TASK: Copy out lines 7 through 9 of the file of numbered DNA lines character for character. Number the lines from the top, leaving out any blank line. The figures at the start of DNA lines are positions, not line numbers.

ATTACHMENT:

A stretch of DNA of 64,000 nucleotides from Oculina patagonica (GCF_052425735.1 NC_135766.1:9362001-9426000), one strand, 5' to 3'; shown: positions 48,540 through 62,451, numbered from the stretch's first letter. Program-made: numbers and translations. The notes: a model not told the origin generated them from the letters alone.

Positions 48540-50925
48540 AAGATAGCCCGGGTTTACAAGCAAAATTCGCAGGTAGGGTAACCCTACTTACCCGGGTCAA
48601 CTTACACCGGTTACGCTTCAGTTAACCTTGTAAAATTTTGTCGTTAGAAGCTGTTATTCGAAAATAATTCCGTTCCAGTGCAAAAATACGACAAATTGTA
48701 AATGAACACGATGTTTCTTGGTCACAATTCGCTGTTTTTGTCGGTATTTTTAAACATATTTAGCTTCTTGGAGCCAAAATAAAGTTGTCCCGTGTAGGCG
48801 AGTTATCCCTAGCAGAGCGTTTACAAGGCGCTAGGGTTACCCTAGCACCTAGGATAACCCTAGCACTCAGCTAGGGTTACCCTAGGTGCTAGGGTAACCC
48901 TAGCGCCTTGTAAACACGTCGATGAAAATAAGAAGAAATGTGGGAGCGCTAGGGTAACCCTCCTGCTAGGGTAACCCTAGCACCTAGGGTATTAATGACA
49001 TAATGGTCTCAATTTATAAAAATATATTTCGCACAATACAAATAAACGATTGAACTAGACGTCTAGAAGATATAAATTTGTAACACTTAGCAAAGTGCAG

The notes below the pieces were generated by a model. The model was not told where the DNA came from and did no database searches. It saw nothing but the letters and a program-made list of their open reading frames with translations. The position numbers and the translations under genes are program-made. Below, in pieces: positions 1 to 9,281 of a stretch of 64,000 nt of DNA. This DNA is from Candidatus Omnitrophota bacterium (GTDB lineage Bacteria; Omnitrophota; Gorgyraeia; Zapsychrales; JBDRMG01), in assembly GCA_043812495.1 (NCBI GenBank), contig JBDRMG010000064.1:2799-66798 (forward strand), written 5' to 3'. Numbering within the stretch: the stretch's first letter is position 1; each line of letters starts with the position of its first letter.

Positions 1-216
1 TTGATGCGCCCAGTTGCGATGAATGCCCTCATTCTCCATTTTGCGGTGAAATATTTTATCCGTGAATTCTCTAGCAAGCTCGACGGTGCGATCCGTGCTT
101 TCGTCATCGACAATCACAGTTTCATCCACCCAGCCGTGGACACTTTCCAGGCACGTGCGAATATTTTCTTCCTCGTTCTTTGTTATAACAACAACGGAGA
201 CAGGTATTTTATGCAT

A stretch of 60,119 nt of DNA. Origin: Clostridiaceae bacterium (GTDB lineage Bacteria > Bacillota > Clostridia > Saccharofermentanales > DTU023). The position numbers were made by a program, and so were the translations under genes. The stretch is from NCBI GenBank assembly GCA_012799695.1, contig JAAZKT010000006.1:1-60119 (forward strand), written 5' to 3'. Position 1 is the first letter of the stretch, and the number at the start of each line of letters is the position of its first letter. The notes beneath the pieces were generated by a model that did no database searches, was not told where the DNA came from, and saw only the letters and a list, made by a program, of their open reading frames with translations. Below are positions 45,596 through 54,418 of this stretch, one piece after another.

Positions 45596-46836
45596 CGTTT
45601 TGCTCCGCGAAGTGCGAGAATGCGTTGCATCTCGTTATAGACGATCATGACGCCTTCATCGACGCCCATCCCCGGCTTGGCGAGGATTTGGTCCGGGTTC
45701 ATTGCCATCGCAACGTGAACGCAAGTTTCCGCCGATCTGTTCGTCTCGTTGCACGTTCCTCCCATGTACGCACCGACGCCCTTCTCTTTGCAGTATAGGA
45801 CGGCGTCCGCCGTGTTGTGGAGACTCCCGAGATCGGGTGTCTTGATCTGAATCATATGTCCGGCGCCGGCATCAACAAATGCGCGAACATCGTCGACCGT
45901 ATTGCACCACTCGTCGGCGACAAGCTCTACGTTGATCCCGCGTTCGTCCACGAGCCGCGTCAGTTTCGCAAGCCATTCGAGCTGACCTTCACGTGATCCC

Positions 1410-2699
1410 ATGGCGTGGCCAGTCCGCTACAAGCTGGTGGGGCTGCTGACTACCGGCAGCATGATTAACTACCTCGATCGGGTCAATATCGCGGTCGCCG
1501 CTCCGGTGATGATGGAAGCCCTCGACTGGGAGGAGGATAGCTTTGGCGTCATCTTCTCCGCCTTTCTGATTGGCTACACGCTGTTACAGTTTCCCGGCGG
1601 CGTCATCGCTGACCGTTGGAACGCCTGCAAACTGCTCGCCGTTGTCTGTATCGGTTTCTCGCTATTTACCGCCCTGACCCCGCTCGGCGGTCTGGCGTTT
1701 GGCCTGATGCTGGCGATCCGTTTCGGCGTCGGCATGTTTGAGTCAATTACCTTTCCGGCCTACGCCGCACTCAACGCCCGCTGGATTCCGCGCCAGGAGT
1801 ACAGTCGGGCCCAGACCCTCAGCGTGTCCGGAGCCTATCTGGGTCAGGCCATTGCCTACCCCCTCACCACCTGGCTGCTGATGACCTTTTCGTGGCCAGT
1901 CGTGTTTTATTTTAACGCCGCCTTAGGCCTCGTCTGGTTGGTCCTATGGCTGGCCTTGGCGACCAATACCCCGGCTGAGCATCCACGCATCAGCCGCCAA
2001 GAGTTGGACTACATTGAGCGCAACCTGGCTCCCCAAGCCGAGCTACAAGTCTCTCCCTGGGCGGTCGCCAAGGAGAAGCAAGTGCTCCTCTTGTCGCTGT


48901 TAGCGCCTTGTAAACACGTCGATGAAAATAAGAAGAAATGTGGGAGCGCTAGGGTAACCCTCCTGCTAGGGTAACCCTAGCACCTAGGGTATTAATGACA
49001 TAATGGTCTCAATTTATAAAAATATATTTCGCACAATACAAATAAACGATTGAACTAGACGTCTAGAAGATATAAATTTGTAACACTTAGCAAAGTGCAG

The notes below the pieces were generated by a model. The model was not told where the DNA came from and did no database searches. It saw nothing but the letters and a program-made list of their open reading frames with translations. The position numbers and the translations under genes are program-made. Below, in pieces: positions 1 to 9,281 of a stretch of 64,000 nt of DNA. This DNA is from Candidatus Omnitrophota bacterium (GTDB lineage Bacteria; Omnitrophota; Gorgyraeia; Zapsychrales; JBDRMG01), in assembly GCA_043812495.1 (NCBI GenBank), contig JBDRMG010000064.1:2799-66798 (forward strand), written 5' to 3'. Numbering within the stretch: the stretch's first letter is position 1; each line of letters starts with the position of its first letter.